And yet more than half worry about the high cost of travel that could derail their travel plans. So if that's the case, let's go through and start to plan this stuff out. So I'm going to give you some steps to go through here. Uh, to plan some of this stuff out. First, I want you to create some sort of bucket list.

If you don't have one already, um, this is something you should do as early as you possibly can. Maybe you're in your twenties, your thirties, your forties. Listen to this podcast, start that now, start that bucket list now, because you can start to check off some of those things that you want to do. And in addition, you'll be able to actually have a travel plan in place as you start to approach retirement age.

So put together that bucket list plan. Then I want you to discuss these travel ideas with your spouse or whoever else you are planning on traveling with, uh, and start to have these conversations, start to dream a little when you have some of your money conversations and think through, Hey, how can we actually do some of this stuff and make it a sustainable life for us?

And so I want you to get. Specific. I want you to be realistic, and I want you to put costs in there on how much you want to spend on each trip, and then you can start to map this out. So say, for example, you want to travel the world, and you want to travel maybe three months out of the year. Well, if you want to travel three months out of the year, let's say it's going to cost you another 30 grand to travel those three months.

So 10, 000 per month. Okay. And so you start traveling for 10, 000 per month, and you want to go through Europe, year one and all that kind of stuff. Okay. Well, once you start to factor that in, you get that number correct, you can add this into your portfolio and bake this number into the amount that you want to have invested.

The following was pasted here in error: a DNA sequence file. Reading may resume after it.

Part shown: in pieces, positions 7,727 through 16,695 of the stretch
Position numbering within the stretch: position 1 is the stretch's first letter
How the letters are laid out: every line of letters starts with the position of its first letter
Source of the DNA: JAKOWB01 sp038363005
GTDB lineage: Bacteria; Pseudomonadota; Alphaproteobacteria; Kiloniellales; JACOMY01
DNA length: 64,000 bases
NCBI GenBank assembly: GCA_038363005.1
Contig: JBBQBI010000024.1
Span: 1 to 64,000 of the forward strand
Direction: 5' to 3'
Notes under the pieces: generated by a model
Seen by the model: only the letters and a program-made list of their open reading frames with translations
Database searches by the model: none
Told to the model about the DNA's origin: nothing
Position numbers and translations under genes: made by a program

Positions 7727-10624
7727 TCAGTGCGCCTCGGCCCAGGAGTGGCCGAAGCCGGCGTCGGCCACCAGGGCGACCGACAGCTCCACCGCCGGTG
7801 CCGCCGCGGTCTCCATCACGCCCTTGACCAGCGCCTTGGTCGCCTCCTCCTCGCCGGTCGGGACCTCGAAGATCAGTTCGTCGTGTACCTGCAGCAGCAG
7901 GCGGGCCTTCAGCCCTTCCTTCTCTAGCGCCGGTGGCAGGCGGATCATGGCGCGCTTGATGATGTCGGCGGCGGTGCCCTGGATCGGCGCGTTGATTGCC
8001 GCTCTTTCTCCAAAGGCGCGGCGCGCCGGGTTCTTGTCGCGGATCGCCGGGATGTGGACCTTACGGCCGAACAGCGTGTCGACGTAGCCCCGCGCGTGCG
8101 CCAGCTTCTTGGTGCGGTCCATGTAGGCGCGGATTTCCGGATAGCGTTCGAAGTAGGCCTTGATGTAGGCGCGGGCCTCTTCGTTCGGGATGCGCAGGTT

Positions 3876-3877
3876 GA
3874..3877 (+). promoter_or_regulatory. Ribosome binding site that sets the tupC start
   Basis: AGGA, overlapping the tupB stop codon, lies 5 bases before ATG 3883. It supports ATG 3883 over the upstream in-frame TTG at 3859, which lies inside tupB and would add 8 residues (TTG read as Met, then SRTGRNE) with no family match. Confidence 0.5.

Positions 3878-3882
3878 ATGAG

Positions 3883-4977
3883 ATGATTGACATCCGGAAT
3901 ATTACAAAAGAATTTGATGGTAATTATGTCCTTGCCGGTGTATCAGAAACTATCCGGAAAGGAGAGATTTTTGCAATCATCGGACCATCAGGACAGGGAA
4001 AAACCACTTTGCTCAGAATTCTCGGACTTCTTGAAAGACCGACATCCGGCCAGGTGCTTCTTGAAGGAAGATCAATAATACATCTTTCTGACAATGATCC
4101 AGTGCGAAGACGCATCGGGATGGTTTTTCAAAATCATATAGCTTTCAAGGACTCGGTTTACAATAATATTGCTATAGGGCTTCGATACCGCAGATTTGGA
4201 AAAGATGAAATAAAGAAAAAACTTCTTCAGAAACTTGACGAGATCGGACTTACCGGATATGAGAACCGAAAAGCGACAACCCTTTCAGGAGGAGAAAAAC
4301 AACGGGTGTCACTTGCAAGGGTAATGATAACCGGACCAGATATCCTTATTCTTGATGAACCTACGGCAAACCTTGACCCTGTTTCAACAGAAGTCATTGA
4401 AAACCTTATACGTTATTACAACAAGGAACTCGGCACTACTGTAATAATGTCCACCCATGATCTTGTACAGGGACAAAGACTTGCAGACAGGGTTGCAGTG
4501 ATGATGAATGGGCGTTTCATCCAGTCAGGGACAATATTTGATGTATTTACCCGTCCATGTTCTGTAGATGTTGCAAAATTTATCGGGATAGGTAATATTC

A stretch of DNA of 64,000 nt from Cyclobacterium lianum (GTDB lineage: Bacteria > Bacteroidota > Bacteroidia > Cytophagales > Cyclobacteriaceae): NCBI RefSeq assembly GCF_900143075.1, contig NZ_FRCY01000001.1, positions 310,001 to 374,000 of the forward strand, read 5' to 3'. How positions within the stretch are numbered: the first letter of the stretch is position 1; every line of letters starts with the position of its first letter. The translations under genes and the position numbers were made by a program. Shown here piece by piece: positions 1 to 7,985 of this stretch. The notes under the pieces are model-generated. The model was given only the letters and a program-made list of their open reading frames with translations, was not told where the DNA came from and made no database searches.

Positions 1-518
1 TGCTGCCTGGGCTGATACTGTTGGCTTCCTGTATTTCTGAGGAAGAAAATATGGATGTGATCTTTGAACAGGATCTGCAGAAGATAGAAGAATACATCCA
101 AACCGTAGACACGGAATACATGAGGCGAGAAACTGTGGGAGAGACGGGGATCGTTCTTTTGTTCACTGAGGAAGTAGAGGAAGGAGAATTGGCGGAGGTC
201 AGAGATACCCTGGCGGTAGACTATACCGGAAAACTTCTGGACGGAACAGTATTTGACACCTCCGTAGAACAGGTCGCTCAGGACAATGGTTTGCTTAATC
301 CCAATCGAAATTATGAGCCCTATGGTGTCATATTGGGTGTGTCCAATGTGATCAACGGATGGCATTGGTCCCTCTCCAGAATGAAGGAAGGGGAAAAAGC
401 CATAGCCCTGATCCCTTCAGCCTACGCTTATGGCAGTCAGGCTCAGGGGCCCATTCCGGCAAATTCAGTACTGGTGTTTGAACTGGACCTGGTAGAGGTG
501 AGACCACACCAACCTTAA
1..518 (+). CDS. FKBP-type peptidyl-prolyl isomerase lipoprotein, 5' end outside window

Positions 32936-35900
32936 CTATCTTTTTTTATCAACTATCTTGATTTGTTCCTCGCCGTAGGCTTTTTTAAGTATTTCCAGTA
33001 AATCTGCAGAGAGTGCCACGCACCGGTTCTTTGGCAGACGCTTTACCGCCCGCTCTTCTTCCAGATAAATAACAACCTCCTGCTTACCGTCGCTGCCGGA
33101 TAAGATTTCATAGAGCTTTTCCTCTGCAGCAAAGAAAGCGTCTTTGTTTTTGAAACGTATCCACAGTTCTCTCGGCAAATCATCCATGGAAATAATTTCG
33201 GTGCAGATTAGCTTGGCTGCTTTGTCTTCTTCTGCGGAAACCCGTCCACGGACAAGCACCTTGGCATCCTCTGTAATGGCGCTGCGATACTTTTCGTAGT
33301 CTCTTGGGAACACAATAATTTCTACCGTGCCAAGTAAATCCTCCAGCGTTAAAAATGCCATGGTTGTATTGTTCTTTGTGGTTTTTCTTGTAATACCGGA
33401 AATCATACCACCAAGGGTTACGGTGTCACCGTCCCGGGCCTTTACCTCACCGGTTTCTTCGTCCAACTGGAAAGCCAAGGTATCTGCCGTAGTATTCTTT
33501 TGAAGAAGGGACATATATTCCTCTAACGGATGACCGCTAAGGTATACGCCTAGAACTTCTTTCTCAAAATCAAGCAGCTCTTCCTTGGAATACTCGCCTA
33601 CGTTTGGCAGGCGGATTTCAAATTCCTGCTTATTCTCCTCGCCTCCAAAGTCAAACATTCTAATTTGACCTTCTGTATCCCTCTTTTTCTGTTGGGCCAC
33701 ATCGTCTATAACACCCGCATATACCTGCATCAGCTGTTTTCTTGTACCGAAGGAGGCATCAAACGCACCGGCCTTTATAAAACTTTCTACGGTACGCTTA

So you have a plan in place when you reach retirement age that you're going to be able to travel as much as you possibly could want. And so having that available is really, really cool stuff. And That's it. In addition, studies show that most of retirees will do a lot of their traveling in the first 10 to 15 years of their retirement.

And the majority of them will do it with, you know, by the time they turn age 65, they start to slowly slow down their travel a little bit more. And so when that happens, It's definitely a consideration for you to kind of front load some of that travel and that travel expense. And maybe you can draw down a little more than you want to in the first couple of years.

And if you think your travel is going to slow down as time goes on, then you bake it back a little bit. So maybe the first couple of years you want to travel three months out of the year. And then as you start to progress and you've seen a lot of different places, then it goes to two months. Then it goes down to one month a year for the rest of your retirement.